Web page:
The author participated in the B20 Summit in Bali and saw in it a reflection of Indonesia’s culture and hospitality, but also its attraction for investors despite geopolitical stresses. Indian business can take a cue from Indonesia, and use India’s B20 engagement to push for ease of doing business and improved quality of life indicators – an additional condition for India’s G20 Presidency’s success.
India has not invested much in multilateral rule-making institutions like the G20, but it is never too late to start. India is ahead in some aspects, particularly technology with digital public goods and its governance. But it will certainly need help and expertise.
Indonesia has managed its G20 Presidency year by understanding the importance of not going it alone. This trading nation has used its deep regional and multilateral cooperative processes which provided trusted back-up and support at every step, and was book-ended by strong linkages and investment partnerships with Japan and Australia. In this, it has laid the groundwork for India’s 2023 presidency.
India will be president of the G20 in 2023. The world’s most influential economic governance body is facing an existential crisis, where the major powers have fallen out. With geopolitical currents redefining geo-economics, India needs to be ready to emerge as the chief global diplomat.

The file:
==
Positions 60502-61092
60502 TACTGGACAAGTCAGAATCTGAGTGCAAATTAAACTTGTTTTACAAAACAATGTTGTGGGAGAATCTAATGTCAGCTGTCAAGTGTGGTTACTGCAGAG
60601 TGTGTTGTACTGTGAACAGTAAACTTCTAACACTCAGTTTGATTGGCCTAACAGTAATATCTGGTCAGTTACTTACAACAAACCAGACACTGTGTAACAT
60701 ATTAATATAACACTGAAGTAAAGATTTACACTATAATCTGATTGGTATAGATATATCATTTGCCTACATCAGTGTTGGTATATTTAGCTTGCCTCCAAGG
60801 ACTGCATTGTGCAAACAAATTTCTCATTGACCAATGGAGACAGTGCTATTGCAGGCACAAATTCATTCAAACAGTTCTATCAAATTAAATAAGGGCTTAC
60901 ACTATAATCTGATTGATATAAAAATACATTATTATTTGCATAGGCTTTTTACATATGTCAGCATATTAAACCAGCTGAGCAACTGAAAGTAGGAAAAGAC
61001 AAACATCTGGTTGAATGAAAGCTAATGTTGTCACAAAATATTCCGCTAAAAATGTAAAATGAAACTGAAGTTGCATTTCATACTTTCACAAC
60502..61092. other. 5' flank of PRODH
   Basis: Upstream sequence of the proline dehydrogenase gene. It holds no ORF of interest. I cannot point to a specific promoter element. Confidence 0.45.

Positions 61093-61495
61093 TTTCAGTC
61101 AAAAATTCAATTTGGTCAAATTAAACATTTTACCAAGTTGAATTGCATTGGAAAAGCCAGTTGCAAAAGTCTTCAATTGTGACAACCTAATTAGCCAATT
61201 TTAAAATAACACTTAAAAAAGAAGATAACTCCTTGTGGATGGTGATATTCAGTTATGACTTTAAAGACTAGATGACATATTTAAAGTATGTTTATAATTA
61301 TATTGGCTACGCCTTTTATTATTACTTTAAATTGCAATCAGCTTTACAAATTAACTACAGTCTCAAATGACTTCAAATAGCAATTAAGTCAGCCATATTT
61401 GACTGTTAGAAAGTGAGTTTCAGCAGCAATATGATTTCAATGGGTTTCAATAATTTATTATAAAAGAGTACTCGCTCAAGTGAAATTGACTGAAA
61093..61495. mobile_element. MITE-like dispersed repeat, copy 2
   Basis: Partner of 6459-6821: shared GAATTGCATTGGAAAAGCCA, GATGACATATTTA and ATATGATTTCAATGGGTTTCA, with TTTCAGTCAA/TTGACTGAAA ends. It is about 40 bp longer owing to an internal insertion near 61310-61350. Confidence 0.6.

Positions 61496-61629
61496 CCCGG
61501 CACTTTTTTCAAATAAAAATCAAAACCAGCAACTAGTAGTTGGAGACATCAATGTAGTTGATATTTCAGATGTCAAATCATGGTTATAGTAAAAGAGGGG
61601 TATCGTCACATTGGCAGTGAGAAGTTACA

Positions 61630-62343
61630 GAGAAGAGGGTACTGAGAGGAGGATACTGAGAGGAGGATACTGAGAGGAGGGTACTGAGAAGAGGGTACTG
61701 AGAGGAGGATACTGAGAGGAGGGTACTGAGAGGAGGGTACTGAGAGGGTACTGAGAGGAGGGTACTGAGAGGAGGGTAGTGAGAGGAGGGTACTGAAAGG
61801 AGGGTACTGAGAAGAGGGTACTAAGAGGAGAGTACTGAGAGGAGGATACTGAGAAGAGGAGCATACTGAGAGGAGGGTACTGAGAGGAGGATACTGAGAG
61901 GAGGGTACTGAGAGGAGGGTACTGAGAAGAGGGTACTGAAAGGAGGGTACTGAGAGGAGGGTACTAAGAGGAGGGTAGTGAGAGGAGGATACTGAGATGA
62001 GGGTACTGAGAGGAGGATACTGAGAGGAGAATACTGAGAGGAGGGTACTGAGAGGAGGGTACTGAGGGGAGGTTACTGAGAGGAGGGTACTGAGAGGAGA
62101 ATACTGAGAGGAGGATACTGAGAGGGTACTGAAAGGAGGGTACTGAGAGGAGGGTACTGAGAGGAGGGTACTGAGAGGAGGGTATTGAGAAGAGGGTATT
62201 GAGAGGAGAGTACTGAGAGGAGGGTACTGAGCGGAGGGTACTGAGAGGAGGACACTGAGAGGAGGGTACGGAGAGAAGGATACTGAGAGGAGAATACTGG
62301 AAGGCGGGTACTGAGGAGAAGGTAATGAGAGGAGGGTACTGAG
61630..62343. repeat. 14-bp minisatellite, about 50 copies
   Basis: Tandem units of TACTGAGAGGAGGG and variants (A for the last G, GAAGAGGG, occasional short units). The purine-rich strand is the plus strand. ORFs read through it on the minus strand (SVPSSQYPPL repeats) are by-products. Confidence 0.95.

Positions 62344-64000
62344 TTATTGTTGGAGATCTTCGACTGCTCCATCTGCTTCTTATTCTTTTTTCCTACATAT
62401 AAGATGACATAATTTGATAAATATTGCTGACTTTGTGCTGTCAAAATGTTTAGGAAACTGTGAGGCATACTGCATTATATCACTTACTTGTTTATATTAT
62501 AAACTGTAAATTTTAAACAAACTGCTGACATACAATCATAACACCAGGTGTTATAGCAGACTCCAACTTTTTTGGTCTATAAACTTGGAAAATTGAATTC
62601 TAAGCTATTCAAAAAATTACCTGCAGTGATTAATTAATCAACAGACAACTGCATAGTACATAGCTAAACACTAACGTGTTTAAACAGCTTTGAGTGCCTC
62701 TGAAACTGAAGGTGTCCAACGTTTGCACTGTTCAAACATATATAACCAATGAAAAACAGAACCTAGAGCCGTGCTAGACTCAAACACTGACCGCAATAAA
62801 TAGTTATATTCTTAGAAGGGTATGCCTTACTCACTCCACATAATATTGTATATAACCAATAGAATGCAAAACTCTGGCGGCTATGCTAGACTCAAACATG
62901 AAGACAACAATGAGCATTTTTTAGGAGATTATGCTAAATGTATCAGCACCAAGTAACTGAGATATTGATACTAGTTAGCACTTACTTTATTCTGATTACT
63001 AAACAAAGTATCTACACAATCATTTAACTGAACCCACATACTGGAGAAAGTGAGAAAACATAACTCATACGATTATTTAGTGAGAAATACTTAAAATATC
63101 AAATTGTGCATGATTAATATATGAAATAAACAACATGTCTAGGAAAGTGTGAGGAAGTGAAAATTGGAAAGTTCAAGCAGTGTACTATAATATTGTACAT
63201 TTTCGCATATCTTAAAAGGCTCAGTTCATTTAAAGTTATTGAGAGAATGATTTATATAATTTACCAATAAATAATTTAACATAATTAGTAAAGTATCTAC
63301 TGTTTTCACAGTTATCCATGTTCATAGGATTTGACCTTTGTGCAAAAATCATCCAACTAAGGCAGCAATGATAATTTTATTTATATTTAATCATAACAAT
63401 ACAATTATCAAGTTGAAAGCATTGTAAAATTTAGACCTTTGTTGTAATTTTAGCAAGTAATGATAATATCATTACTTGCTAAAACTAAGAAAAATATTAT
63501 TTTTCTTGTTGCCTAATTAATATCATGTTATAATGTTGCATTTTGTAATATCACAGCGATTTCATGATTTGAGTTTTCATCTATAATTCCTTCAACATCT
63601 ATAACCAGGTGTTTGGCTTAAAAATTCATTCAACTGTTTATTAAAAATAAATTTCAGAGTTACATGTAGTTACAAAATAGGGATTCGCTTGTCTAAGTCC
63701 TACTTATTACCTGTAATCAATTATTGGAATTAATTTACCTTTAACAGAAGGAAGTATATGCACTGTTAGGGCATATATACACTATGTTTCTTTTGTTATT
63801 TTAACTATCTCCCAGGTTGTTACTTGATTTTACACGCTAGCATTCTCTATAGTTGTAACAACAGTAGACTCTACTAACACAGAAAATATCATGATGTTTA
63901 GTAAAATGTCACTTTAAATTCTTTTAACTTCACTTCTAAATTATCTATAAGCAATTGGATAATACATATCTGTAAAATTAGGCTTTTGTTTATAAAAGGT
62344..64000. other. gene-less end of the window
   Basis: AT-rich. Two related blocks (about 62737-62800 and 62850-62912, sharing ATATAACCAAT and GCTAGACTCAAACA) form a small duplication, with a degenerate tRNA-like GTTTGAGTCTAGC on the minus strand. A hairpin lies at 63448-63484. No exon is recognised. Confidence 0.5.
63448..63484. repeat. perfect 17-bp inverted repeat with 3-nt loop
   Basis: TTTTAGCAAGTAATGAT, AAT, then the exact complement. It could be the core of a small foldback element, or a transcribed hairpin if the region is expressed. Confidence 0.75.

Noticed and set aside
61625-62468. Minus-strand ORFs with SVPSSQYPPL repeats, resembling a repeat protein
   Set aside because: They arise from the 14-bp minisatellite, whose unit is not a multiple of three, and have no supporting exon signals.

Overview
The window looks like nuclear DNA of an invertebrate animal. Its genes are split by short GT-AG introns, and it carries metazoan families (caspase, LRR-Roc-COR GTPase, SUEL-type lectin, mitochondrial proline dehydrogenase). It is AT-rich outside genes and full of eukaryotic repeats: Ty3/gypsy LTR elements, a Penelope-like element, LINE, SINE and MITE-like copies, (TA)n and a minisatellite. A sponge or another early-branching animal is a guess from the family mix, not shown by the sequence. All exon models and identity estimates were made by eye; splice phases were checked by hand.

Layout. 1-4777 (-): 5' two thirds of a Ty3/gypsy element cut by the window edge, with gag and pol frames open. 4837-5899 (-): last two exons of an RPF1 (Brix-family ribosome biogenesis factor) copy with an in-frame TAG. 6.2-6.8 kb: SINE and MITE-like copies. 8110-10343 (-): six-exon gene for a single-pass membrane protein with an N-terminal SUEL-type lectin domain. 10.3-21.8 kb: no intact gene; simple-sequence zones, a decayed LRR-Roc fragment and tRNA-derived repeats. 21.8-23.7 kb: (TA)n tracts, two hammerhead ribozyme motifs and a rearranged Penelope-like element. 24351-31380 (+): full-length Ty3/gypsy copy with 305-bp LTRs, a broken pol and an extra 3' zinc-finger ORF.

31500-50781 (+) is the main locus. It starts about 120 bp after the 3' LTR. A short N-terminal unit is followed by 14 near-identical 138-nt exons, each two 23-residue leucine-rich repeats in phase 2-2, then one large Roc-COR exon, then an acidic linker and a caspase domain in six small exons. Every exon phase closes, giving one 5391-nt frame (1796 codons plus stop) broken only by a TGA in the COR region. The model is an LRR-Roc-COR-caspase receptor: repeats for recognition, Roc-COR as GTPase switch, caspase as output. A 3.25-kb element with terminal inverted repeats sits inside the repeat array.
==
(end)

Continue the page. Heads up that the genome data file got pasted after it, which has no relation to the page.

This speech was delivered by Rajiv Bhatia, Distinguished Fellow, Foreign Policy Studies, Gateway House and Chair, FICCI Task Force on Blue Economy, at the Indian Ocean Rim Association Senior Officials Meeting in Jakarta
Indonesian President Joko Widodo is visiting India next week two years after assuming office, but Prime Minister Narendra Modi, who is now in the second half of his five-year tenure, is yet to extend the gesture. A ‘Look West-Act East’ policy will benefit both nations respectively
In the face of a sagging rupee and FDI flight from the country, three top ministers recently visited the U.S. to retell the growth story of India and its potential. However, American political and business leaders seem largely unimpressed by the pitch and want more from the India-U.S. equation